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A fellow I met at a coming out party I played in Kansas City was taken with my music. His name was Bill Barnett and he worked at Screen Gems Films. Bill said he knew a few people in the music business and he would introduce me to them. So, just before I turned 20 I sold much of what I owned, record collection, electric guitars and bought a one way airplane ticket to Los Angeles. I slept on Bill’s couch for a week, got a job, and rented my own funky forty nine dollar a month studio apartment right across from Paramount Studios.
Bill introduced me to Stan Farber, a renowned studio singer and record producer. Stan took me to every record label in town and I played live for folks right in their offices. After a series of near deals and a lot of rejections we met Marlin Greene the A&R man for Elektra Records on the west coast. Marlin was particularly taken with two of my songs, Oklahoma Rodeo Queen, and Jesse James. I’d been in LA for just a few months and was offered a record deal with Elektra. I was given artistic control and allowed to choose any musicians I wanted. We waited for me to sign the contract until I turned twenty one. The album was released just after I turned twenty two. It’s difficult to describe my excitement to work with some of the finest musicians in the world. I remain proud of this project to this day. Though many of my songs were rather young and in need of development the production holds up well.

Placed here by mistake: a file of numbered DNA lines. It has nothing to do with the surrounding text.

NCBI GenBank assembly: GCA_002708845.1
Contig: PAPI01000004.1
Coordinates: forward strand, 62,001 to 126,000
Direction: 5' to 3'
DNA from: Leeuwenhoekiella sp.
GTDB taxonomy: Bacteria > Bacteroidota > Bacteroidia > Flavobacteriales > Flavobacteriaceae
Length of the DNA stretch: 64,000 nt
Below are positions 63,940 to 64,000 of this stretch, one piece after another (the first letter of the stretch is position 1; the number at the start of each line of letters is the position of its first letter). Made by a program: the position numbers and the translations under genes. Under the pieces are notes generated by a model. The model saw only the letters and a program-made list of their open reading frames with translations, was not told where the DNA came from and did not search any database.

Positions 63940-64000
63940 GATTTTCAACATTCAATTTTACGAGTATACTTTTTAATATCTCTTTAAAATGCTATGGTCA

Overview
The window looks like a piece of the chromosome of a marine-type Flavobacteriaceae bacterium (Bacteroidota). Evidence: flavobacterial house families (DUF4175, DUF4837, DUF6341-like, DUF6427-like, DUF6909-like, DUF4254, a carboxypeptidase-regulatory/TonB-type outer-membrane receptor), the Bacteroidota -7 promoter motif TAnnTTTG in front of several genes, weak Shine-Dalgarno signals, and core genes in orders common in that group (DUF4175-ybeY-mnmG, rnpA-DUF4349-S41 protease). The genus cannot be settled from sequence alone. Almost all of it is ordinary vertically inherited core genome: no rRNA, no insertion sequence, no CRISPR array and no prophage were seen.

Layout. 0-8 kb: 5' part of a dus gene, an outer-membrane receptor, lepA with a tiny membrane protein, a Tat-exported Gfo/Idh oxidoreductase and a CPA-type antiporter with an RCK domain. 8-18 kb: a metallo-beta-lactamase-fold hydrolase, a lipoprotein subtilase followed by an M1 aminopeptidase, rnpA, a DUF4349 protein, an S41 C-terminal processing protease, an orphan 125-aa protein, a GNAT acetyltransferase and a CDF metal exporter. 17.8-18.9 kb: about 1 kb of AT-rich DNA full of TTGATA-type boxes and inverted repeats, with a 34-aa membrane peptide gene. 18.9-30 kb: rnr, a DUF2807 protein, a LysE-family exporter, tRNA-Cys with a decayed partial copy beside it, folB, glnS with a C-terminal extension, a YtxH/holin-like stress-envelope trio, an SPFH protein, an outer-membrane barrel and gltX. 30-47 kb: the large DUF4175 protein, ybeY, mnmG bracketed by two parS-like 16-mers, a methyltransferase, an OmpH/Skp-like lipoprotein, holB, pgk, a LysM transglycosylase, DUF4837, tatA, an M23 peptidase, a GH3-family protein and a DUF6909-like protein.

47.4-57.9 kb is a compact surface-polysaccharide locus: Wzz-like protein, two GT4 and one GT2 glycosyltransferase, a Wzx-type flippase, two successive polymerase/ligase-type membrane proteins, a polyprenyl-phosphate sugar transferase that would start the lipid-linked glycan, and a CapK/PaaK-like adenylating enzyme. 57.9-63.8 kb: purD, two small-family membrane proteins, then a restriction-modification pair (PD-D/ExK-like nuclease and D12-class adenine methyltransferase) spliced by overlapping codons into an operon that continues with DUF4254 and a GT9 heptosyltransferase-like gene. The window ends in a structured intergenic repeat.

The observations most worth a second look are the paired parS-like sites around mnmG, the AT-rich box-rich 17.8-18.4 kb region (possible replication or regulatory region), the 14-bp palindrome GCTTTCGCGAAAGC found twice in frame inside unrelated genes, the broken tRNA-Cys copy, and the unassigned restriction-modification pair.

DANA COOPER BIOGRAPHY
Cooper’s lifelong devotion to music began at age 12, and by college age he was signed with Elektra Records. His first album was released in 1973, and included Leland Sklar, Russ Kunkel, and Jim Horn. After years in Kansas and California, Cooper moved to Texas where he wrote and performed with Shake Russell in the late 70s, as well as his own band, DC3, in the early 80s. In 1988 he moved to Nashville, TN and began collaborations with Tom Kimmel, Sally Barris, Kim Carnes and Don Henry.
His time as a troubadour can be easily measured in his impressive 28 albums and collection of accolades including, the Heritage Musician Award from The Pilgrim Center for the Arts in Kansas City, MO (2014), “In the Spirit of Folk” award from Folk Alliance International (2015), nomination to Kerrville Folk Festival’s Hall of Fame, Nashville Music Award’s “Best Pop Album” for Miracle Mile (1997), Tennesseean’s “Best Record” award for Harry Truman Built a Road (2002), and Indie Acoustic Project’s “Best Male Songwriter” award for Made of Mud (2005). His songs have been recorded by bluegrass singer Claire Lynch, Irish vocalist Maura O’Connell, as well as songwriters Pierce Pettis and Susan Werner. His incredible catalogue and musical sensibilities have led to endorsements from AirPlay Direct and Elixir Strings.
With forty years of music to his name, Dana Cooper continues to enthrall audiences with his musical storytelling, impeccable wit, and poetic delivery. A true renaissance man, Cooper’s life experiences as a taxi driver, warehouseman, nurse’s aide, waiter, horticulturist, painter, and touring musician tell a deeply compassionate and honest tale that captures every audience. Cooper is currently on tour promoting his latest album Incendiary Kid.
Kate Wallace of Trinity Backstage is absolutely correct when she says, “He's clever, deep, crafty, poetic, melodic, ironic and hilarious. In short — the best.”